NEW DELHI – For a country with 1.2 billion people, India is ruled by a surprisingly small elite, which runs everything from the government to large companies and even sports bodies. But a series of scandals, some involving billions of dollars, has now seriously undermined that elite’s standing in the eyes of the Indian public.
Almost anyone in a position of power in India, including well-known print and television journalists, is now viewed with suspicion. This is occurring at a time when economic growth is pulling a young and upwardly mobile population into the urban middle class. This new middle class is no longer constrained by the patronage systems of the village, but it also does not enjoy the cozy relationship that links the old middle class with the elite. Could this crisis of the elite trigger India’s own Tiananmen Square moment?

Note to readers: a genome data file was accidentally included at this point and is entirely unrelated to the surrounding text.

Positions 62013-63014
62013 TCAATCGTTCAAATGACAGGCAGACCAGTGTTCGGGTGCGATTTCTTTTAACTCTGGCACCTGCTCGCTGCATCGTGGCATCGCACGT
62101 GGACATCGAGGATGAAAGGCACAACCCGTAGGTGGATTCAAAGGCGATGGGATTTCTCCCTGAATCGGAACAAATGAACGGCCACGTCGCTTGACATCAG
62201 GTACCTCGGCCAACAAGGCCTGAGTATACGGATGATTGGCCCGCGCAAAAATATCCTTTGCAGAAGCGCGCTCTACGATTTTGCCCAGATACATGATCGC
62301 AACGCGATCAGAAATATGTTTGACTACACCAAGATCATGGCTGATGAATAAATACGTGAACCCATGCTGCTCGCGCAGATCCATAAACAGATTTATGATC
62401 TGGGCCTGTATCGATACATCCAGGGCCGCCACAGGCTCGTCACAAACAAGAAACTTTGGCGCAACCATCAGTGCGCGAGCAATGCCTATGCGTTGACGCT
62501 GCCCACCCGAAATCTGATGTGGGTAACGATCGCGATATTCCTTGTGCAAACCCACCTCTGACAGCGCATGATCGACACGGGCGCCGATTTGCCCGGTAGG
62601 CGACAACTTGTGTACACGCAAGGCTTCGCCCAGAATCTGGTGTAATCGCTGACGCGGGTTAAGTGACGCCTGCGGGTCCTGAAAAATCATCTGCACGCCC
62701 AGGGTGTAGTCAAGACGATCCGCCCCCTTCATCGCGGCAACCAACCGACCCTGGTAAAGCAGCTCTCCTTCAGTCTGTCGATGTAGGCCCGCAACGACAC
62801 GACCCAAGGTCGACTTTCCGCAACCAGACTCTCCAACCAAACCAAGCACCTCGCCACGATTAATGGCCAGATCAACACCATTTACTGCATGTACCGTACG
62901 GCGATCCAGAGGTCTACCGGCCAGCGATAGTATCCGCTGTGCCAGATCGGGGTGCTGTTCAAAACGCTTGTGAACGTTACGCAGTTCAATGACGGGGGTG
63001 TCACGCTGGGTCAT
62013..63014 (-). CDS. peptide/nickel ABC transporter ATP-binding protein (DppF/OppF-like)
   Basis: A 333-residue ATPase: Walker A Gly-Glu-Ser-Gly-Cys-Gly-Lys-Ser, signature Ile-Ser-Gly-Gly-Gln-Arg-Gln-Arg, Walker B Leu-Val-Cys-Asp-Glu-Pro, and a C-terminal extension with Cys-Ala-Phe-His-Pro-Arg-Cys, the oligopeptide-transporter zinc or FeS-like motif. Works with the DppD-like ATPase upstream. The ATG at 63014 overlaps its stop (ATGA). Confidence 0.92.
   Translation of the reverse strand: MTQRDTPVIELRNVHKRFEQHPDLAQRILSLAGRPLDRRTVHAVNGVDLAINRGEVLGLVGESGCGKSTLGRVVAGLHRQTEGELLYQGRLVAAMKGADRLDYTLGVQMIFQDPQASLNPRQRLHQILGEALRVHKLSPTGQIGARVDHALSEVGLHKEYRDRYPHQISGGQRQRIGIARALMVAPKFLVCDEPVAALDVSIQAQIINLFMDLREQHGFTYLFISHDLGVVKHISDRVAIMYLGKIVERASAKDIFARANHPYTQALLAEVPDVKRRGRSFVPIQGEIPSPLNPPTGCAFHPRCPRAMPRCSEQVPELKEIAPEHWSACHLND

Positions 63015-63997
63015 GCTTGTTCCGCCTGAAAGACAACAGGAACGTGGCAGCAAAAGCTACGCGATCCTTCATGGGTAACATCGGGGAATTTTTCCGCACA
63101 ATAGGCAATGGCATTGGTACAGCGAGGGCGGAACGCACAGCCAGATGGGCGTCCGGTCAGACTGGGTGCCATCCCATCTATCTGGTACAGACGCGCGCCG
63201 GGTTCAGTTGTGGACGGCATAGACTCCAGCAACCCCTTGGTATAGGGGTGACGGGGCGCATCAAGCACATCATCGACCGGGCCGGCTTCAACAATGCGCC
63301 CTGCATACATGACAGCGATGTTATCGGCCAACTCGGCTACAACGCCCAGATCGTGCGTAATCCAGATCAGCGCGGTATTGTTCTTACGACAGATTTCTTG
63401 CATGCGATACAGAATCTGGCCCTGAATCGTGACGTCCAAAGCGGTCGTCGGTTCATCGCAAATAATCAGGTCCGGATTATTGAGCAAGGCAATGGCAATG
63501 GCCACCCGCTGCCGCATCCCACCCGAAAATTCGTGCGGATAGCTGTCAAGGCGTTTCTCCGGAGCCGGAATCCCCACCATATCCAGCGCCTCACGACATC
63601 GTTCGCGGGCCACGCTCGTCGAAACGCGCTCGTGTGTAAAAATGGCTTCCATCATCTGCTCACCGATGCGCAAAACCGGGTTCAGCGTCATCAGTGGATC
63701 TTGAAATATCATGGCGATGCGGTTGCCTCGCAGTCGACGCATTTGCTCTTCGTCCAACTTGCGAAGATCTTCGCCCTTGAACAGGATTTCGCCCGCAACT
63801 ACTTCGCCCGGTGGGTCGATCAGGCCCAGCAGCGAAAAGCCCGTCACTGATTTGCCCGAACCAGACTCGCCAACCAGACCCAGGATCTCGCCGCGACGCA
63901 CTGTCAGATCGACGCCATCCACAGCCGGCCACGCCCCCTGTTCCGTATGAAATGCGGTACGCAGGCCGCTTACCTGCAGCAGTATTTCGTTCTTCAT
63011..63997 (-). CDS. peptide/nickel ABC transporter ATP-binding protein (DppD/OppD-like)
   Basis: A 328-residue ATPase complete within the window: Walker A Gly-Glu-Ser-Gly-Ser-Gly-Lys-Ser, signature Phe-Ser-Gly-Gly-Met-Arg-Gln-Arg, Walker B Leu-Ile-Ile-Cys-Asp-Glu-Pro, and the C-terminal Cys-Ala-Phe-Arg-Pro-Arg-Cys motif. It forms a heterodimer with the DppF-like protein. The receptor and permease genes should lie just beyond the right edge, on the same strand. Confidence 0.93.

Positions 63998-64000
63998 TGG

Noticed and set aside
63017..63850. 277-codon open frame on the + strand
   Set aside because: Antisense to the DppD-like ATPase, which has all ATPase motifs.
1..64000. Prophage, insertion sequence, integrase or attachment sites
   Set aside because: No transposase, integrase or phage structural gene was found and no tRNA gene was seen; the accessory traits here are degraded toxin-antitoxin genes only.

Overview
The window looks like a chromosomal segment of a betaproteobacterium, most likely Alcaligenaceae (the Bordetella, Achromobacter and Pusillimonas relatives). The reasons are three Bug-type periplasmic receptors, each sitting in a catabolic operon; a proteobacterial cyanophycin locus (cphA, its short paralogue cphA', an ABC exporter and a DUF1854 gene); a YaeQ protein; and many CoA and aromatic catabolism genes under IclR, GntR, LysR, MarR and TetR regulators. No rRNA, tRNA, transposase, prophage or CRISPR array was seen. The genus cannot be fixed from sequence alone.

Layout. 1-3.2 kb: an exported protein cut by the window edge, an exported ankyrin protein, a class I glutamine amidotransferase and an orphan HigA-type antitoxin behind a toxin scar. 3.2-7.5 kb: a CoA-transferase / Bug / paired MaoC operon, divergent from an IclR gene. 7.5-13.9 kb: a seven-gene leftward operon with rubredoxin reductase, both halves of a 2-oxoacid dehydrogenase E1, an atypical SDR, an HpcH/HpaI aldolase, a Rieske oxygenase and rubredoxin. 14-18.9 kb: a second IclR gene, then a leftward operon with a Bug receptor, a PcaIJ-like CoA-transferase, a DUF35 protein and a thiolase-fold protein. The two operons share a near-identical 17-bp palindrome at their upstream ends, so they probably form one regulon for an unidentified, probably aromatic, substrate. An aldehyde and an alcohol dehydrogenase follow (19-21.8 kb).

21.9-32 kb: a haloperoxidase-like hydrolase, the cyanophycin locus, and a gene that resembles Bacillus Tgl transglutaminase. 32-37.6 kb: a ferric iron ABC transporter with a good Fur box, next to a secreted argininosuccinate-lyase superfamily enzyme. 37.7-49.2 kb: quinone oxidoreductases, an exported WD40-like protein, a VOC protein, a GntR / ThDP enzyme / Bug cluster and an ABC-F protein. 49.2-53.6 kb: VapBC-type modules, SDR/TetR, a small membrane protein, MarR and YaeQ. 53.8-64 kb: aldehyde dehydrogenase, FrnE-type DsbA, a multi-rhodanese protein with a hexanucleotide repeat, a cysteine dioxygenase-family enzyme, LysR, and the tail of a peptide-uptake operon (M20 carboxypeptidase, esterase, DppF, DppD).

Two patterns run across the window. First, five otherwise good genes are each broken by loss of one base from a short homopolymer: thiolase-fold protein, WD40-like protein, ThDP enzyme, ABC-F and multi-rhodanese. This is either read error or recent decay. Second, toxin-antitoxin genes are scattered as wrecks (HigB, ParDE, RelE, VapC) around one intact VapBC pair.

Except in totalitarian regimes, a country’s elite depends on a degree of popular acceptance, which is mostly derived from the belief that the elite is broadly “fair” in its dealings. Following the recent series of scandals, the average Indian does not believe this anymore.
Of course, doubts about the ruling elite are not unique to India. Almost all countries undergoing a shift from a pre-industrial equilibrium based on patronage to one based on modern institutions and the rule of law have faced such crises of legitimacy.